Goal: Better align environmental laws, regulations, and policies with economic development goals
Cleanup and redevelopment of properties in Connecticut has been hampered for decades by overly complex, stringent and costly laws, regulations and spill-reporting policies, as well as investigations and cleanup of contaminated sites once discovered. Lawmakers must establish clear, simple and reasonable reporting requirements; the DEEP must revise its cleanup standard regulations to be consistent with nationally recognized, risk-based standards that can be efficiently administered by private-sector, licensed environmental professionals. Any proposal to broaden the range of properties subject to reporting and cleanup should be rejected by the legislature until these modifications have been put in place.
• Don’t expand the regulatory net for environmental reporting before adopting reasonable revisions to state cleanup regulations.
• Provide clear, reasonable, self-implementing cleanup standards that promote economic development.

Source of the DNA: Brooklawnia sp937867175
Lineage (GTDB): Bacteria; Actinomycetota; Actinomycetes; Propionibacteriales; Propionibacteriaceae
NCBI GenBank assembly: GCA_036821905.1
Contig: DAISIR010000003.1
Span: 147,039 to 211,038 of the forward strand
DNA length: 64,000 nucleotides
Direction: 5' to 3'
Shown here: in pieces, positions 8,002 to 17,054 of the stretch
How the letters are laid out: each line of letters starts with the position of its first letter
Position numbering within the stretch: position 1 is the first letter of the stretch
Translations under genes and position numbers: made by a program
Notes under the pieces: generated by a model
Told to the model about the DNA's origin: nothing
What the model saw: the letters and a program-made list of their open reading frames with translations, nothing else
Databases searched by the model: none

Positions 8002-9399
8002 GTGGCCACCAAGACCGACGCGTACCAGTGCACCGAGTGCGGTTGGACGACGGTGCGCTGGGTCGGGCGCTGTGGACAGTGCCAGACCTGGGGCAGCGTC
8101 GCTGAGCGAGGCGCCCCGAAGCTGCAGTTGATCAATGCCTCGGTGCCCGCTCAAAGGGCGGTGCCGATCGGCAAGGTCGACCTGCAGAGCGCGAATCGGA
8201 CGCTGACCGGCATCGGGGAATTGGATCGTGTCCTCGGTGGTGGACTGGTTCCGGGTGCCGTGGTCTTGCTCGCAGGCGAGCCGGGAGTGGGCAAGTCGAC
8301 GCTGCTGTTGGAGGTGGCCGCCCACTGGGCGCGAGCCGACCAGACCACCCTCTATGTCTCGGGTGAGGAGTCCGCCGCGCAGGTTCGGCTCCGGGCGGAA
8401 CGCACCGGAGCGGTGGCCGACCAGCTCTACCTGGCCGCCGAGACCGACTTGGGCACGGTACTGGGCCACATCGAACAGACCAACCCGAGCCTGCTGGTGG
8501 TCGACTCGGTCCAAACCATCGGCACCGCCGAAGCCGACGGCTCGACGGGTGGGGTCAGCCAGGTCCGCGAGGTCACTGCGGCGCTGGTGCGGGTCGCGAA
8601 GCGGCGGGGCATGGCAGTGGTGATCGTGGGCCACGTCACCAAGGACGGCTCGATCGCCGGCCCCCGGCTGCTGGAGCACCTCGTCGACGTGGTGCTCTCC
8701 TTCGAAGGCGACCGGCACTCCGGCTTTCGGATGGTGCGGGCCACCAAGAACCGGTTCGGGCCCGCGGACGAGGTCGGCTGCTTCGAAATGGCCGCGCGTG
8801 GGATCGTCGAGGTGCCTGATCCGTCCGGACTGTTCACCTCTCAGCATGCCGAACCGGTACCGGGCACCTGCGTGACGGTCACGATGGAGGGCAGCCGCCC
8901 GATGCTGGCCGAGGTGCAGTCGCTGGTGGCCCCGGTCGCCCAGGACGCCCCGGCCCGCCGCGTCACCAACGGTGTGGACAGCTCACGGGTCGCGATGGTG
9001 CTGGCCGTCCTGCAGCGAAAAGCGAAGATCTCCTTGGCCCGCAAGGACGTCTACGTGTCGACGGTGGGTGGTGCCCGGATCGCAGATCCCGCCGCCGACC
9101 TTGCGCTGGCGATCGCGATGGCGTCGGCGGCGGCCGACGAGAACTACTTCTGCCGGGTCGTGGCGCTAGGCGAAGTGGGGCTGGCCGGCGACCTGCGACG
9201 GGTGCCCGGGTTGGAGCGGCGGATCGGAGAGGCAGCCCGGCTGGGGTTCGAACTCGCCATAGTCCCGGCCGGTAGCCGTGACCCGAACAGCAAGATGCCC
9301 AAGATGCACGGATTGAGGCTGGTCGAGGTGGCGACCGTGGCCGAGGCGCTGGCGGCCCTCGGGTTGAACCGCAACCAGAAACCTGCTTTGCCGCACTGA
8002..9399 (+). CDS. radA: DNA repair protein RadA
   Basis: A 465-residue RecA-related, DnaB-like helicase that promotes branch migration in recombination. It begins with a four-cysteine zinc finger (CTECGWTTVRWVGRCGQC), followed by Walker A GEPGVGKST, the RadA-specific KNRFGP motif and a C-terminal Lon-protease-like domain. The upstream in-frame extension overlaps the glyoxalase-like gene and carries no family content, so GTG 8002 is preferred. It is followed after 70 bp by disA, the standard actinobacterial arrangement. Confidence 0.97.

• Continue to reform state brownfield programs to encourage private-sector investment in these and other contaminated properties.
• Improve the Connecticut Environmental Protection Act by incorporating evidentiary thresholds and procedural timelines as prescribed by the Connecticut Supreme Court.
• Continue to accelerate compliance assistance efforts and demand greater flexibility from the federal Environmental Protection Agency on methods of achieving compliance.
• Work with DEEP and the regulated community to identify and improve or eliminate inefficient, outdated, and ineffective laws and regulations, such as the stream channel encroachment program.